Writing is a solitary activity that is impossible without a supportive community. The purportedly proper name of the author is always a pseudonym for others—some known, some unknown, some living, many dead—others who speak through the writer’s words, which are never his own.

Taylor, M. C. (2014). Speed Limits: where time went and why we have so little of it. New Haven and London: Yale University Press, p. 9

This via @briandavidearp


A sentiment which is echoed in the final link on this page.

There are different purposes to which writing can be put:

There are some notes about writing in the Research Kitchen.

Reflections on reflective writing

There is a staggering set of resources for helping with writing. I have found some of this collection useful.

One of the common characteristics of folk who write well is that they write regularly, daily and often have a target number of words. How different people write is always a matter of secret academic business, i.e. practices that no one else gets to see. The nearest you can get to what other folk do when they write is read about their routines, habits, tricks and kludges and hope they reflect something of what goes on.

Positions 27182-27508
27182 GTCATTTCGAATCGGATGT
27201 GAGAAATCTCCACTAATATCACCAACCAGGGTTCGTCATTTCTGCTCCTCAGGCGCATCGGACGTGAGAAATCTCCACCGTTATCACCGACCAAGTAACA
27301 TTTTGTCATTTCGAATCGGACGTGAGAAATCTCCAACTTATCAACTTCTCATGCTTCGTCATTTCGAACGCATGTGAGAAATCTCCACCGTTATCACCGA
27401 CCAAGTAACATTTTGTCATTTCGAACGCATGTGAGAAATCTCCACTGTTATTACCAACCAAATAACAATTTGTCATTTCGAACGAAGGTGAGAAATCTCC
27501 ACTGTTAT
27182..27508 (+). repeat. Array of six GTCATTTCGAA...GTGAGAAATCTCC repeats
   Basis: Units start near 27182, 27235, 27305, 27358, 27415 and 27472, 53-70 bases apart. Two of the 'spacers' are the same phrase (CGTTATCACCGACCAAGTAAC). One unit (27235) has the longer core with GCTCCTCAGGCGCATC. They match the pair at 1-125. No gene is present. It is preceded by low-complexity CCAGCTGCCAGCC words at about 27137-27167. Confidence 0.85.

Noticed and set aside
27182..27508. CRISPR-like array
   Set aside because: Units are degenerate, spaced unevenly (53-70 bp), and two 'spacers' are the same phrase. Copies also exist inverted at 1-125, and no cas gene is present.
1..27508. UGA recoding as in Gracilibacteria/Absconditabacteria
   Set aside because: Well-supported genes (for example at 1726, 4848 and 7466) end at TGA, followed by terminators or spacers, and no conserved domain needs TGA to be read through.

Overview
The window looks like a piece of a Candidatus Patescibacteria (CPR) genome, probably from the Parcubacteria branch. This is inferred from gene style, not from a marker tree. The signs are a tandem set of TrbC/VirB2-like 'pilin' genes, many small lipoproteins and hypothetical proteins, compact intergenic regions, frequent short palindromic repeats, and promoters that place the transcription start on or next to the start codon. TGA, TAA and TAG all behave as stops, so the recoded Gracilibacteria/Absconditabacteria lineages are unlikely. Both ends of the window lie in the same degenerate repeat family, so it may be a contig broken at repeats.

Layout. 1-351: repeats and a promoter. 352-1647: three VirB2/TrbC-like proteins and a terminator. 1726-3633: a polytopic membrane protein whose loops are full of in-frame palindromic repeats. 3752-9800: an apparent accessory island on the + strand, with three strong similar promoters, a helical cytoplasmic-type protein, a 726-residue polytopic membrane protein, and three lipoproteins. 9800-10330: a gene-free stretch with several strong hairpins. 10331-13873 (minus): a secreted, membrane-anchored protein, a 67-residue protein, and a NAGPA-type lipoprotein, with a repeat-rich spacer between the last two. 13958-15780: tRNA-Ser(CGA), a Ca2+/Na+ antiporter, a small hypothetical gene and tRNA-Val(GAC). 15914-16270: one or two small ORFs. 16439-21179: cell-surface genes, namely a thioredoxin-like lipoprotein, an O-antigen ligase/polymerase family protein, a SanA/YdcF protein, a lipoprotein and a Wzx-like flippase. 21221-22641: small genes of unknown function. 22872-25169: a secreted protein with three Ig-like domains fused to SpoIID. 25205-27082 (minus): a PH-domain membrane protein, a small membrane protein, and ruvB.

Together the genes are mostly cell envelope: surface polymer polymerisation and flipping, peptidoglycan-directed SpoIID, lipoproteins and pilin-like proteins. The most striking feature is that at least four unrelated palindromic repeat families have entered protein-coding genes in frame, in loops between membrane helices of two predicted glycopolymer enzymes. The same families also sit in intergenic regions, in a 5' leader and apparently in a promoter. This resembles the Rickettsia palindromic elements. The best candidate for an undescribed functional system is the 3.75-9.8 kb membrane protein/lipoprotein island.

This short piece by Jenny Davidson1 is about the eloqence of some sentences. Good writing for any purpose is still good writing. Learning from folk who write for other purposes is as useful as reading guides on how to write for academic purposes. To that end, Maria Popova's blog has a wonderful collection of ideas and advice about writing, by excellent writers2.

How different people actually write is not often shared. This piece is a useful account that reflects an approach to writing that is popular with a number of writers.

And then read this brief piece if all you need is a nudge to begin pressing keys of making marks on paper.

Given the amount of writing that appears online, like blogs and similar writing, there is no shortage of advice about how to do it, and how to think3 about your writing.

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